THE SHINE JOURNAL

Flash Literature, Poetry, Art and Photography!

 

The Two Faces of Jane

 

by

 

Fariel Shafee

 

 

When I first met Jane, she appeared to be the dream-come-true for so many women I knew who wanted to believe in fairy tales. Standing slightly over five feet nine with shoulder long fiery red hair and a pair of sparkling blue eyes, she could have popped out of a carriage in the perfect glass slippers.

 

As she spoke, with the composure and grace of a royalty - erect, nodding slightly and smiling with a tint of mystery, the bedazzled audience was left wondering what she exactly meant,   and whether she agreed with them.  However, with the great charm, she did mange to keep the most hoping eternally that she was indeed on their side, and they rarely dared to push for a more definite answer.

 

Ever since our first meeting, I had come across Jane on several occasions – at cocktail parties in opulent fifth avenue apartments, at charity events in posh Manhattan clubs and at her own soirees entertaining the guests.  She was always almost flawless in her appearance – cherry red lips and an impeccably chosen eye-shadow to match her dress, a skin as smooth as silk and her hair perfectly conditioned.  The purse always matched the shoes and the hem of her dress never showed any sign of wear. 

 

I was convinced that her life was perfect – her splashing colours echoing the mirth of her satisfied life and her beauty signifying a life of easy found pleasure.  She was born with a silver spoon, we all knew, and rarely did she ever tread outside that circle of privilege.  I would die to have her life – I had said to myself many times, until the day I discovered myself pondering about it all.

 

I was awed to find Jane next to me at the opening of the latest club in SOHO when she asked me to hold her bag for a brief few moments as she tidied her hair.  Someone had ushered her soon and with her ever enchanting smile directed at me, she had reclaimed her possession quickly and disappeared into the crowd.  I had already reached home when I realized that the purse on my seat almost resembled mine but carried a few more buttons. 

 

As I opened the bag in haste, looking for Jane’s phone number or address, along with a credit card proclaiming the socialite’s name with pride tumbled down a note and an almost worn out photograph.  After staring at the picture and employing all types of pattern recognition skills, it became quite evident that the freckled face with a large scar on one side, and the pair of sad brown eyes gazing at the endless tobacco field from the porch of a shabby farm house indeed belonged to Jane.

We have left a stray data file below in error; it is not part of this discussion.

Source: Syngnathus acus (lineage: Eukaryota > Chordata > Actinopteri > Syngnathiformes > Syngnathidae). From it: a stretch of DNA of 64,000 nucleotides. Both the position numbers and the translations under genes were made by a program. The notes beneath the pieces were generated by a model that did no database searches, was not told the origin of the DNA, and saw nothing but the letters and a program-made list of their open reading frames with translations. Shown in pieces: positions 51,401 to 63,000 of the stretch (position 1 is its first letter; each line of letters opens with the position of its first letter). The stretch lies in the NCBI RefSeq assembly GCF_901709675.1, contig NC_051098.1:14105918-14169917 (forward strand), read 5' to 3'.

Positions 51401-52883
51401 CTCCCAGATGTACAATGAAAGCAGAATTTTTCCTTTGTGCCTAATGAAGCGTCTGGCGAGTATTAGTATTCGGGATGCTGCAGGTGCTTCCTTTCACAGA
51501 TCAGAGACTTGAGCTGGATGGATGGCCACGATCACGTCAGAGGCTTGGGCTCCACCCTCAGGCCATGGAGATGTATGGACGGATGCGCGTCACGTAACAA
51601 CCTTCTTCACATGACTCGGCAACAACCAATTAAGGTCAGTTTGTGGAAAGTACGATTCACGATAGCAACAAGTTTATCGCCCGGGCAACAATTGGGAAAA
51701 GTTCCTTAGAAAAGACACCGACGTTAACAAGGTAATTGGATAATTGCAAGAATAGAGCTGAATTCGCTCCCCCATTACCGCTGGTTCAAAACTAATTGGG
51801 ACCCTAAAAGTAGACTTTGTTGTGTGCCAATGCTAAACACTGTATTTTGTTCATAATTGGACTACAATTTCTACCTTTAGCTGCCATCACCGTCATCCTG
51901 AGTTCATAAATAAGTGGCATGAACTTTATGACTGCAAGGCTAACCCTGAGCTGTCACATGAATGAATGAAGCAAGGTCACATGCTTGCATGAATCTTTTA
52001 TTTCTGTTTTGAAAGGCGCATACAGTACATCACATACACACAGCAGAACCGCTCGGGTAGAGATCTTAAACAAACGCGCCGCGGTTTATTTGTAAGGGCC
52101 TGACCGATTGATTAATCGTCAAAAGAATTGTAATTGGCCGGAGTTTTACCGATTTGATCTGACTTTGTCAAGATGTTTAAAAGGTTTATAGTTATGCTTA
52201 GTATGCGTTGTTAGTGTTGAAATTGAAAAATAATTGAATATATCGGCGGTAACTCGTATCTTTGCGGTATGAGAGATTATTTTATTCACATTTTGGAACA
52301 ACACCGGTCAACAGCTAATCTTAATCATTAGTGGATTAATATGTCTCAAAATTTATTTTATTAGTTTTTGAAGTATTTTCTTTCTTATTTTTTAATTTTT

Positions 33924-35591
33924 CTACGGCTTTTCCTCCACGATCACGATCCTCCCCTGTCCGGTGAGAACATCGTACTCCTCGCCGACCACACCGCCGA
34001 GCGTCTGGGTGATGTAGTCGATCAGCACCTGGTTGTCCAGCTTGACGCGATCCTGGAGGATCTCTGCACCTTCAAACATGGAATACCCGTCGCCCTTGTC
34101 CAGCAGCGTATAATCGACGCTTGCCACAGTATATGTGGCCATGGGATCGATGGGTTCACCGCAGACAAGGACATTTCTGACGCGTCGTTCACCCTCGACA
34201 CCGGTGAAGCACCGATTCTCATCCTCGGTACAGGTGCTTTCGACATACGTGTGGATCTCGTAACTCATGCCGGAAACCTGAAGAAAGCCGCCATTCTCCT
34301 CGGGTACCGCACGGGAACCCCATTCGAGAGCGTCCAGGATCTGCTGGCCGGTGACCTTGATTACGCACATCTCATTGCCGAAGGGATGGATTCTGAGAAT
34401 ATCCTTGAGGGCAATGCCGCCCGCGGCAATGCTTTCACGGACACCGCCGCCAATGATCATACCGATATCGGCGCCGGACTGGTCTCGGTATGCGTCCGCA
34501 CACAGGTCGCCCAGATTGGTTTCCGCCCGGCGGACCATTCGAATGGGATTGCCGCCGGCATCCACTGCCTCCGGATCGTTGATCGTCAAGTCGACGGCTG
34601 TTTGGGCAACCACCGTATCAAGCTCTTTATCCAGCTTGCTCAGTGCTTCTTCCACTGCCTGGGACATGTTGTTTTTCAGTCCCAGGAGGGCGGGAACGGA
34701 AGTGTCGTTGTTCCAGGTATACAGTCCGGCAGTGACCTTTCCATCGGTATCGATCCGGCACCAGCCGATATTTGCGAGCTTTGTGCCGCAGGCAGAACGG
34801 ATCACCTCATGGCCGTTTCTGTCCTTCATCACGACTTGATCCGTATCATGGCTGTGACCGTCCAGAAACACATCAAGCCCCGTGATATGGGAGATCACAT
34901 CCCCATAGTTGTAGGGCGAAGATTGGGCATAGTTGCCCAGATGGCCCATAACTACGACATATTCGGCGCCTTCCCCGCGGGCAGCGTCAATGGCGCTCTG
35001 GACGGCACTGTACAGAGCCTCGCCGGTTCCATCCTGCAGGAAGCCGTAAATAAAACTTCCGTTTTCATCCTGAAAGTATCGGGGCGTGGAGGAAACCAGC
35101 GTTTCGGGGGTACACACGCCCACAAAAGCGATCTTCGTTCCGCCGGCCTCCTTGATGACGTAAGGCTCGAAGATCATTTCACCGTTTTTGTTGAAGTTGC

The note was from her college dropout brother who was trapped in the banal farmland from which Jane had escaped.  He had seen her photo in a newspaper, quite out of the blue, as the folks in the countryside rarely had the luxury to follow the gossip pages of fifth-avenue parties.  He wished to visit Jane, as for a very long time her family and her friends were quite at a shock about where the girl had gone.  Apparently a memorial service dedicated to our Jane was also held in the church.

 

As I stood quietly, recovering form a shock, I was really not too sure what my proper response should have been.  Jane had my bag - perhaps, and she knew that I had knowledge about her sorry scarred face and the life she had decided to deny from behind her flawless mask and contact lenses.  She could chase me or have me silenced, or she could come to a new realisation - that we are what we make of ourselves, and what we had once escaped made us who we are.  But right now I needed a drink.

 

FARIEL SHAFEE shares...

BIO:

FARIEL SHAFEE is trained as a physicist but enjoys writing and art.  Her writing has been accepted by Mississippi Crow, Flutter, Blood Moon Rising, Static Movement, Interpoetry etc and some of the publications featuring her art are Mary, Retort and Flashquake. Her  website is   http://fariels.tripod.com

MOTIVATION:


"This piece portrays the shallowness of the tendency to attach preconceived notions of beauty and charm with social status in a heavily weighted manner instead of valuing a person in depth for who she is and appreciating one's endeavors and achievements.This can be seen in many forms in different cultures.I tried to humorously portray how fickle this attitude may be and how it might push one to try extreme things, even though in the end those might all fall apart. "